Monday, September 16, 2013

if ENERGY took the spotlight...

Photo courtesy of Arkansas Electric Energy Law
Did you know that at Farnsworth Group we have an entire team dedicated to energy?  We have Energy Engineers, Certified Energy Managers, Certified Energy Auditors and even a spare International Groundsource Heat Pump Association member or two.  [In fact we’re looking to hire a new team member. Our commissioning agents perform energy audits, and retro-commissioning is often about ensuring that energy usage is in-line with expectations.
Not to get all statistical, but there are some interesting statistics about energy:
  • 40% of total U.S. energy consumption in 2012 was consumed in residential and commercial buildings, or about 40 quadrillion British thermal units (Btu).1
  • In 2010, the United States’ primary energy consumption was nearly 98 quadrillion Btu, nearly 19% of world total primary energy consumption.2 
  • The amount of energy Americans use doubles every 20 years.3
Maybe these statistics indicate that energy usage requires some careful consideration.

Recently we combined with a team from Atkins to complete Sustainable Infrastructure Assessments on nine installations for the U.S. Air Force.  Our team is tasked with conducting assessments of the current buildings and energy usage and produce lists of project-ready recommendations for smarter energy consumption.  The project is taking the expertise of a large internal team to conduct the site visits, calculations, evaluations and report writing necessary to ensure that the Air Force can make some informed decisions about changes.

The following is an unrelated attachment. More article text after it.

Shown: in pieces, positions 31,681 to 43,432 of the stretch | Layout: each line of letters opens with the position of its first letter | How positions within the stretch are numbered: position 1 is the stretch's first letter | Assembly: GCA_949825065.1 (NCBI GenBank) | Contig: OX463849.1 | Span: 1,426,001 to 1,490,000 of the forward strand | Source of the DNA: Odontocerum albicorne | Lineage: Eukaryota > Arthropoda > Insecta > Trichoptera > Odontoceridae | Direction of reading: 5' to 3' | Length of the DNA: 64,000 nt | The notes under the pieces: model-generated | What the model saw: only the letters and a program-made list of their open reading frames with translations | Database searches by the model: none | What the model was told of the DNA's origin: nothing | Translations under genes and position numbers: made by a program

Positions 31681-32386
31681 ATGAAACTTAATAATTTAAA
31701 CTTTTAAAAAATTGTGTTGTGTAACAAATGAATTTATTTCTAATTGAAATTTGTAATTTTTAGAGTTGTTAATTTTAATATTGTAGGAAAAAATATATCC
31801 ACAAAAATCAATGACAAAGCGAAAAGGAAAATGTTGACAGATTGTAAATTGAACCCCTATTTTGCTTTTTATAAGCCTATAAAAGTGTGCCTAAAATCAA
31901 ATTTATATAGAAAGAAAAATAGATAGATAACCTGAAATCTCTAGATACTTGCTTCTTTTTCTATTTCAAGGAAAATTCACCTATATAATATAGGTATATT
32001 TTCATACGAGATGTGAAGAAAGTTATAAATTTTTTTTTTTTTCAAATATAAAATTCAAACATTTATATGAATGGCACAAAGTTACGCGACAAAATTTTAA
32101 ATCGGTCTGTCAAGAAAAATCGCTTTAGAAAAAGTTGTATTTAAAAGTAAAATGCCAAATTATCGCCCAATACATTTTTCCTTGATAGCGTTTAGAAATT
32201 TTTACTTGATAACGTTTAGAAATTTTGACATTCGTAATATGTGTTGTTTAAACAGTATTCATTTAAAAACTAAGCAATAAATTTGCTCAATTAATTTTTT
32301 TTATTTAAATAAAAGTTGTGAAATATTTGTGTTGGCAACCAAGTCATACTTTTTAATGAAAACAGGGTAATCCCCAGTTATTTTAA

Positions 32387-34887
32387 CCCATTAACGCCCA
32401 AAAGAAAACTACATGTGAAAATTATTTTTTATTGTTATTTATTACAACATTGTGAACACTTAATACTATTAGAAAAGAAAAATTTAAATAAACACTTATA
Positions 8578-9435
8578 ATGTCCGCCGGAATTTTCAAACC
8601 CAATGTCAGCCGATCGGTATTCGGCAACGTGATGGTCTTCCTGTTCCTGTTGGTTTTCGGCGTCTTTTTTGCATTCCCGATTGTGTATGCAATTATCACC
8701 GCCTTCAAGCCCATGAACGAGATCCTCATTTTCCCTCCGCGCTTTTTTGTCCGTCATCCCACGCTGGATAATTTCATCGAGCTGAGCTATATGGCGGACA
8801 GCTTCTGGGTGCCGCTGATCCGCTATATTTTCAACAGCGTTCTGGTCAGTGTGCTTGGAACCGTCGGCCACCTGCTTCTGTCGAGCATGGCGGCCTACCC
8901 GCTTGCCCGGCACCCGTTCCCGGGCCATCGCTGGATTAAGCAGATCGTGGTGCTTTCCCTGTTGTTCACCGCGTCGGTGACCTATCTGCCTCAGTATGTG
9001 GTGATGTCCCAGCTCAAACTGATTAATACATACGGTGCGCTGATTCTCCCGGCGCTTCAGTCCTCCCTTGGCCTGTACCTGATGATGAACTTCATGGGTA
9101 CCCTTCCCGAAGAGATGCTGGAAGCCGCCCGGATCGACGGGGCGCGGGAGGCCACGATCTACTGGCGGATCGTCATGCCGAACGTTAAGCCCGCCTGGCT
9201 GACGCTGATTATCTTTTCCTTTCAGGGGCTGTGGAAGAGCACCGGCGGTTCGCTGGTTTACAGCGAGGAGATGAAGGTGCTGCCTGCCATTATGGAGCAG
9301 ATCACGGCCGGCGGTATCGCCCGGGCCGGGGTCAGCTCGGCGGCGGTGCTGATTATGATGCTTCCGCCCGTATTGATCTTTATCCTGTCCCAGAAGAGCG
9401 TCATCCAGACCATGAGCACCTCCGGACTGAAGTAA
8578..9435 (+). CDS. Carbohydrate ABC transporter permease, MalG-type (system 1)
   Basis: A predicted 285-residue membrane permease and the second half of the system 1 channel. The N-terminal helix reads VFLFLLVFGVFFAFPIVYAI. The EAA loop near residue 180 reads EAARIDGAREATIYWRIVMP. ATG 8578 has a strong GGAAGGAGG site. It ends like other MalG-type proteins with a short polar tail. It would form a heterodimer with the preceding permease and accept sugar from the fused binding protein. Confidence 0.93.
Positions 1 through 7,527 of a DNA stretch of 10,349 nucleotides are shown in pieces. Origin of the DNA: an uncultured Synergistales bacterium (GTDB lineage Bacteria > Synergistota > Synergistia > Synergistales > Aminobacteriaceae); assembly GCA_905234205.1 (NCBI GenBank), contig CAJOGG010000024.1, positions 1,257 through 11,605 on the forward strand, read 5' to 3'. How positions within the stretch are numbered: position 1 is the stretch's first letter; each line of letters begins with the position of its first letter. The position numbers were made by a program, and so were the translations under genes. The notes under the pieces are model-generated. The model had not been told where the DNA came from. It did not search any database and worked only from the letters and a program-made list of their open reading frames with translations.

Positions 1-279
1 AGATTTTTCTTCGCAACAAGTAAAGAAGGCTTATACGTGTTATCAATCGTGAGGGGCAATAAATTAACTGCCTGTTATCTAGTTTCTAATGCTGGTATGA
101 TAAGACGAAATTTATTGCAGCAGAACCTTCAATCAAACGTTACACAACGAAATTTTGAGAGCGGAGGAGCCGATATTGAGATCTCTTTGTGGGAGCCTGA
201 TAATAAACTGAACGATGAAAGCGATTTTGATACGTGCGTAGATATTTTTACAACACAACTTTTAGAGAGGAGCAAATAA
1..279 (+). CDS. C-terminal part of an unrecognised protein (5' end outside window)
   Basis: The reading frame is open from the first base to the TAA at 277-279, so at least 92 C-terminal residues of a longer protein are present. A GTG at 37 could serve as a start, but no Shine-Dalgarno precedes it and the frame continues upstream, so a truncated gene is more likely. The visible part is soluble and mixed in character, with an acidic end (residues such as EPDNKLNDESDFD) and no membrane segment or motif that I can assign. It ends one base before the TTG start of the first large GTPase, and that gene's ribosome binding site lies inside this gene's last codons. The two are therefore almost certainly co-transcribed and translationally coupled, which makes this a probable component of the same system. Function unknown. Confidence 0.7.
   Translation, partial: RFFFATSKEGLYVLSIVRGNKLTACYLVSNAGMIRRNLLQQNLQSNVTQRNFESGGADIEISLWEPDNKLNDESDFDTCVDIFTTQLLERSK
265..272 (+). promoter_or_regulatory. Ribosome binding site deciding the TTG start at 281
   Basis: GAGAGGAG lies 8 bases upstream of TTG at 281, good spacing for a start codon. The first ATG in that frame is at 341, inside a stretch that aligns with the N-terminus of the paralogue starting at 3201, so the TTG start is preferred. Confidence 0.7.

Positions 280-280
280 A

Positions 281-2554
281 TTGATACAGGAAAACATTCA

We have also recently worked with Los Alamos County to conduct energy audits of 16 buildings within the county’s portfolio.  Our team identified more than $99,148 in annual savings through identified Energy Conservation Measures (ECMs).

Farnsworth Group has also served on several General Services Administration projects to help identify energy savings.  Sometimes we even team with local energy providers to help “energy hogs” identify smarter ways to use energy.  This can mean infrastructure upgrades (systems or HVAC units), but often it’s the application of smart technology and heating and cooling a facility only when it’s needed.
What Can You Do
There isn’t anything easier than turning off the light when you’re not using it; but the projects above point to simple lessons in your personal energy usage.  One of the things you can do is set back your thermostat when you’re not at home.  Additionally, your energy provider may have some tips on conserving energy at home and at work.  Consider searching your provider’s website right now.  Rebate programs are abundant – maybe you want to put some money back in your pocket and make a difference – one Btu at a time.

Here are a few more random facts about energy!
Cited Sources
1          U.S Energy Information Administration, What is Energy:  Energy Basics,, September 2013.
2          U.S Energy Information Administration, What is Energy:  Energy Basics,, September 2013.
3          Royston, Angela. 2009. Sustainable Energy. Mankato, MN: Arcturus Publishing Limited via